OTTAWA (Reuters) - Canadian wholesale trade fell by more than expected in December, by 1.4 percent to the lowest level in six months, the latest in a series of negative indicators for the month, according to Statistics Canada data released on Wednesday.
The median forecast in a Reuters survey of analysts was for a decline of 0.5 percent from November, and the actual number was worse than the most pessimistic estimate in the survey, of -1.0 percent. The decline in volume terms, relevant for calculating real gross domestic product (GDP), was even greater, 1.6 percent.
Some economists have blamed bad weather for the disappointing data in the month and assume that January will be shown to have regained at least some of the losses. Statistics Canada had earlier reported falls of 0.9 percent in manufacturing sales and 4.1 percent in building permits, and economists had already expected a weak reading for December GDP.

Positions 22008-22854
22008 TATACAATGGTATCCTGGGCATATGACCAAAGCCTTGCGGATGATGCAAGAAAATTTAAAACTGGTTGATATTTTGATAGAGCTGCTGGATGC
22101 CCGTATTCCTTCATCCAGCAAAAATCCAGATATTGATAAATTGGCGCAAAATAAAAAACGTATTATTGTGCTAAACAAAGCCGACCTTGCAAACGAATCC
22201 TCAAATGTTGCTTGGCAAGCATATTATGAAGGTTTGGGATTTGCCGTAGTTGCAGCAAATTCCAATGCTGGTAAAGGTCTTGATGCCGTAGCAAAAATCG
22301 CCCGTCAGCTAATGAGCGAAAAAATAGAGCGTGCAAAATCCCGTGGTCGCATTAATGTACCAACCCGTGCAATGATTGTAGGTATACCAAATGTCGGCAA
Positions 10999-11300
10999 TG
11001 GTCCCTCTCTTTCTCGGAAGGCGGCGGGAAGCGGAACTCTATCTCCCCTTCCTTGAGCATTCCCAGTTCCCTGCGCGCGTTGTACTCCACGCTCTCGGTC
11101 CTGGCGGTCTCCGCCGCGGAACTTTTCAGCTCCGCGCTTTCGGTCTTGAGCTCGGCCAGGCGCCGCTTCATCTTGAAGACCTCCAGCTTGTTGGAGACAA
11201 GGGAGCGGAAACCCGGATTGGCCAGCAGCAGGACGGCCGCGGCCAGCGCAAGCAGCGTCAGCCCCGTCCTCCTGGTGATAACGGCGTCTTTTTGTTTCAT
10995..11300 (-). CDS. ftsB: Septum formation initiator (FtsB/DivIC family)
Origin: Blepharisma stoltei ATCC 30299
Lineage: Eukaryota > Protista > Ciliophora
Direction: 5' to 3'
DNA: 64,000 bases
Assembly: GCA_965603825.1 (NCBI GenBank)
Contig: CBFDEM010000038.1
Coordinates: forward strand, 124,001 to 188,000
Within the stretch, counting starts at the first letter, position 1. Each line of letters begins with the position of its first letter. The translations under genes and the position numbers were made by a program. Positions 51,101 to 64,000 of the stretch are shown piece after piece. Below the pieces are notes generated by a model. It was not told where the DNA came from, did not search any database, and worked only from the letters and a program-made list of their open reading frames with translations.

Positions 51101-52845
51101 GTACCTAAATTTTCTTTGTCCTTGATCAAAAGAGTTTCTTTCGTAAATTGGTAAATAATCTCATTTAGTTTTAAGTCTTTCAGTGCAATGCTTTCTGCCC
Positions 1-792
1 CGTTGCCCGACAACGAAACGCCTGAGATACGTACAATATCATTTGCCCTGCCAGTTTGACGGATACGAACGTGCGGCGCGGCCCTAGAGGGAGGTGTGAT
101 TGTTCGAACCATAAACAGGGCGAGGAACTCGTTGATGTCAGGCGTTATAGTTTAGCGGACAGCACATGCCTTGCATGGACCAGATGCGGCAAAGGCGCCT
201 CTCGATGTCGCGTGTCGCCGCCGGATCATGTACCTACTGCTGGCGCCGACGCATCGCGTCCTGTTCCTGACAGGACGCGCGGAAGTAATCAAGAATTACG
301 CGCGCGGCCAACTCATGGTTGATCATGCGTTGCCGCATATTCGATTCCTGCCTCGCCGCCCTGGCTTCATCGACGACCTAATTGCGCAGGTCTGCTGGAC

All the data is adjusted for seasonal factors like Christmas sales and normal winter weather but not for one-off storms.
Five of the seven sectors fell, representing 79 percent of wholesale trade. Computer and communications equipment and motor vehicles led the declines. Excluding the auto industry, sales fell by 0.9 percent.
Reporting by Randall Palmer; Editing by Chizu Nomiyama